Why Don't Taxpayers Get a Receipt?

If retail stores can issue them, then the government can too. At least that's what one think tank says.
by | March 28, 2011

As Americans spend the next three weeks rushing to file their income taxes before the April 18 deadline, most will likely come to the realization that the amount they paid the federal government is greater than any other purchase they made that year. There’s a good chance their state income taxes will rank high on the list too.

Although each taxpayer transfers thousands of dollars to the federal and state government, they'll get nothing to show for it. Sure -- there's roads, education programs, a standing military and things like that. But they don't get a tangible piece of paper that comes with nearly every other purchase, large or small: an itemized receipt.

David Kendall, a fellow at the think tank Third Way, hopes to change that. He’s urged the IRS to send Americans an itemized receipt breaking down how much of their money funded various activities like defense, education and low-income assistance, and he says state tax departments should consider doing the same thing.

His organization already has already created a web-based tool that anyone can use to make the calculations, but he wants the IRS to automatically mail out individualized data to

So far, California appears to be the only state that’s doing anything like that. Residents can visit the state tax board's website, enter the amount they paid in state income taxes and find out just what their money bought.

For example, a single person living in California earning $50,00 would pay $2,485 in taxes. Of that:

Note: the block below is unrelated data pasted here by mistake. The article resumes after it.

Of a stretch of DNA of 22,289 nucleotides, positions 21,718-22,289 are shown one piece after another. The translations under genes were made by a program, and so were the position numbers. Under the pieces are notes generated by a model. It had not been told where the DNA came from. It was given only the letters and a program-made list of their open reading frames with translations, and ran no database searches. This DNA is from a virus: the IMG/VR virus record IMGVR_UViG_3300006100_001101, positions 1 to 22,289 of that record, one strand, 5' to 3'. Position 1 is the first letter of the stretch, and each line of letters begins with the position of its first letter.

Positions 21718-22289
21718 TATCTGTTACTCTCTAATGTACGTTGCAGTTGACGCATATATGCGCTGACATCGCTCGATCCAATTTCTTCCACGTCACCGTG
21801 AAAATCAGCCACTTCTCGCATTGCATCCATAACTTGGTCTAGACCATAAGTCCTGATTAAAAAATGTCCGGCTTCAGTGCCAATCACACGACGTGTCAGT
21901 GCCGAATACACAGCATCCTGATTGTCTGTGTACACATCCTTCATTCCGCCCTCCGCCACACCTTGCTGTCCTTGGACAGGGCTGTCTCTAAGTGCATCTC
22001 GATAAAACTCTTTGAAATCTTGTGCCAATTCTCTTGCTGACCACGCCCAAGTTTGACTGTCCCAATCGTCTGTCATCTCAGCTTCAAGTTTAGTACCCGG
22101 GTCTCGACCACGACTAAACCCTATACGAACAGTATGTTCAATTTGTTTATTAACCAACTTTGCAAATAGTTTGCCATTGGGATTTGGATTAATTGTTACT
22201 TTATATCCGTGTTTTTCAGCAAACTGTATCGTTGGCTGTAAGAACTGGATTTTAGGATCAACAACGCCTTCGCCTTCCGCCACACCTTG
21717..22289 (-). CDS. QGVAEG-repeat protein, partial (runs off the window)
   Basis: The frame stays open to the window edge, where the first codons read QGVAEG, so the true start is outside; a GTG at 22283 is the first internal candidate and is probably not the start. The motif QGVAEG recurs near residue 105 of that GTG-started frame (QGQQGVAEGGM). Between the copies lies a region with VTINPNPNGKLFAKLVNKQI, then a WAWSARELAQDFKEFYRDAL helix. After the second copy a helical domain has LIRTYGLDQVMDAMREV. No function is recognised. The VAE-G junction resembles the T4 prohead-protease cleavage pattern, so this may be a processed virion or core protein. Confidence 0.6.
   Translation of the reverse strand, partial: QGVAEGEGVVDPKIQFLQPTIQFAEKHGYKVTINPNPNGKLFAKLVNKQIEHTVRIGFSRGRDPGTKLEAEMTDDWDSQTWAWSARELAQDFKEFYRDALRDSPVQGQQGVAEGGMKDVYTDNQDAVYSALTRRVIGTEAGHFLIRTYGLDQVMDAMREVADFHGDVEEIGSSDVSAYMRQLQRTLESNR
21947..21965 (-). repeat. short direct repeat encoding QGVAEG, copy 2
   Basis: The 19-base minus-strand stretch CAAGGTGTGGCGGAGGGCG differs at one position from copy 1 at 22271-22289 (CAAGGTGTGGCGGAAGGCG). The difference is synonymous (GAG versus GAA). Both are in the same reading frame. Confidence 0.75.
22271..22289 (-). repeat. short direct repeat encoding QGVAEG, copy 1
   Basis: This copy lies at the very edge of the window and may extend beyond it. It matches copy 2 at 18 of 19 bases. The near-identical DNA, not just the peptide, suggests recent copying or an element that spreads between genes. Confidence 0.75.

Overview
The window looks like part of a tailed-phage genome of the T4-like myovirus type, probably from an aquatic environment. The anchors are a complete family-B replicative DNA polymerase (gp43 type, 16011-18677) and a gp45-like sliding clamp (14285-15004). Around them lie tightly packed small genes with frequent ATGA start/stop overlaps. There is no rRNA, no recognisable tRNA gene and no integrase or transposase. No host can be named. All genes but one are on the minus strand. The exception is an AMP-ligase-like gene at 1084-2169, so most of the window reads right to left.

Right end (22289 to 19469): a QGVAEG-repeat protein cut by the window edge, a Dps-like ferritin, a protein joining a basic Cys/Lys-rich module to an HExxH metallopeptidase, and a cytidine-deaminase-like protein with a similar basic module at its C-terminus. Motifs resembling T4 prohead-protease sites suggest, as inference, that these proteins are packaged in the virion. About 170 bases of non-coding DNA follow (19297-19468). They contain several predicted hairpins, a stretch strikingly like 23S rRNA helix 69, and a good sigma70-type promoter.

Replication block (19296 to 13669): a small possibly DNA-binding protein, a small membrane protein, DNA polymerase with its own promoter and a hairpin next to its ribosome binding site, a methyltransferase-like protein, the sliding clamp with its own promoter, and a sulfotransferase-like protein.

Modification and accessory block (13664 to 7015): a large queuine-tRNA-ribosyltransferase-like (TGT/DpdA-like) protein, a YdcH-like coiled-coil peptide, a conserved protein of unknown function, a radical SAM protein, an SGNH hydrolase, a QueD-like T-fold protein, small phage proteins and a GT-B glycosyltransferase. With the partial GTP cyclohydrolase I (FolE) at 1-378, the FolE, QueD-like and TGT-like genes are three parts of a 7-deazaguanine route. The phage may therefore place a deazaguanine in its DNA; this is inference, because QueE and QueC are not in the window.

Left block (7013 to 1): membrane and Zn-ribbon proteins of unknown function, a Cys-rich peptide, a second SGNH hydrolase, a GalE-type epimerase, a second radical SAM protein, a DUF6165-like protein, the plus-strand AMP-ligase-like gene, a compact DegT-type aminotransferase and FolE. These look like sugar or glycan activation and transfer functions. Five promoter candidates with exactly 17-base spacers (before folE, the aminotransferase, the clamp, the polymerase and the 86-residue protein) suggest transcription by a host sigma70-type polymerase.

• $747.49 paid for health and human services for at-risk Californians
  • $730.84 funded K through 12 education
  • $250.49 went toward higher education

California’ receipt calculator -- similar to the federal one posted on Third Way’s website -- isn't tremendously complicated. Each calculates a spending item's percentage of the overall budget, and then multiplies that by an individual's tax burden. It’s relatively simple stuff. But Kendall says it’s a powerful tool, and the IRS and states should consider automatically mailing those receipts to taxpayers every year.

For starters, it would help increase civic engagement and contribute to a meaningful debate about taxes spending. It could also help with tax compliance.

“Some people don’t feel like they’re getting good value for their money,” Kendall tells Governing. “It’s just one more reason not to comply.” Giving taxpayers a receipt would show them that their money, is in fact, funding specific activities and may make the payments matter more to citizens.

So far, the plan has several advocates, among them the president. Several congressmen have expressed interest in having the the IRS distribute a receipt as well, and Sen. Mark Begich has asked Third Way to create a Web-based receipt for his home state of Alaska, Kendall says. The effort picked up more steam thanks to a Washington Post column earlier this month.

As Americans hear about federal spending, the numbers are so large they don’t make sense. But help them see that spending in relative terms, and people get some perspective, Kendall says.

“I think the actual dollar amount provides that sort of immediate context,” Kendall says. “It starts to unravel this abstract budget debate.”

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